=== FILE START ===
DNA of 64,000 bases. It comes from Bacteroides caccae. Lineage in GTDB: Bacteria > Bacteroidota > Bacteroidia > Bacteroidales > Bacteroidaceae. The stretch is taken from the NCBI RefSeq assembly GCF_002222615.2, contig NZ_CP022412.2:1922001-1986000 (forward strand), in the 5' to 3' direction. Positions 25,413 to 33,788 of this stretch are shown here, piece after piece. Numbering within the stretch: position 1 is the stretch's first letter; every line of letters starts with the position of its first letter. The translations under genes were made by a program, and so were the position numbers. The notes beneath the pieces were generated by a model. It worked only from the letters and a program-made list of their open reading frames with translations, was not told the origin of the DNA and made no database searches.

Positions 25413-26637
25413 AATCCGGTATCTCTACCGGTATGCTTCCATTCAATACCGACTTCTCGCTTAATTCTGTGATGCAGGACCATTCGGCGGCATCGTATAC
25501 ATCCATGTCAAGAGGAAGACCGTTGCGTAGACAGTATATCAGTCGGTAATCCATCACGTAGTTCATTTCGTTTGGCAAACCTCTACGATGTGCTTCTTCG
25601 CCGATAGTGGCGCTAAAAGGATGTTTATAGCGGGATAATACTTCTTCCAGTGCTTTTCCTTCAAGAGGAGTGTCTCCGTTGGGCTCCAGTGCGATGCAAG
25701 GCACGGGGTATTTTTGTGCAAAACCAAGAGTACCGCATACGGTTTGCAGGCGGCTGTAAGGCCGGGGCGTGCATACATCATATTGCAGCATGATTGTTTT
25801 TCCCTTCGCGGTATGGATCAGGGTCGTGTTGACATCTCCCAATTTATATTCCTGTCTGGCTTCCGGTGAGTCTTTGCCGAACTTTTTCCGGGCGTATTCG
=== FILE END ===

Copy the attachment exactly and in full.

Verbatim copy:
DNA of 64,000 bases. It comes from Bacteroides caccae. Lineage in GTDB: Bacteria > Bacteroidota > Bacteroidia > Bacteroidales > Bacteroidaceae. The stretch is taken from the NCBI RefSeq assembly GCF_002222615.2, contig NZ_CP022412.2:1922001-1986000 (forward strand), in the 5' to 3' direction. Positions 25,413 to 33,788 of this stretch are shown here, piece after piece. Numbering within the stretch: position 1 is the stretch's first letter; every line of letters starts with the position of its first letter. The translations under genes were made by a program, and so were the position numbers. The notes beneath the pieces were generated by a model. It worked only from the letters and a program-made list of their open reading frames with translations, was not told the origin of the DNA and made no database searches.

Positions 25413-26637
25413 AATCCGGTATCTCTACCGGTATGCTTCCATTCAATACCGACTTCTCGCTTAATTCTGTGATGCAGGACCATTCGGCGGCATCGTATAC
25501 ATCCATGTCAAGAGGAAGACCGTTGCGTAGACAGTATATCAGTCGGTAATCCATCACGTAGTTCATTTCGTTTGGCAAACCTCTACGATGTGCTTCTTCG
25601 CCGATAGTGGCGCTAAAAGGATGTTTATAGCGGGATAATACTTCTTCCAGTGCTTTTCCTTCAAGAGGAGTGTCTCCGTTGGGCTCCAGTGCGATGCAAG
25701 GCACGGGGTATTTTTGTGCAAAACCAAGAGTACCGCATACGGTTTGCAGGCGGCTGTAAGGCCGGGGCGTGCATACATCATATTGCAGCATGATTGTTTT
25801 TCCCTTCGCGGTATGGATCAGGGTCGTGTTGACATCTCCCAATTTATATTCCTGTCTGGCTTCCGGTGAGTCTTTGCCGAACTTTTTCCGGGCGTATTCG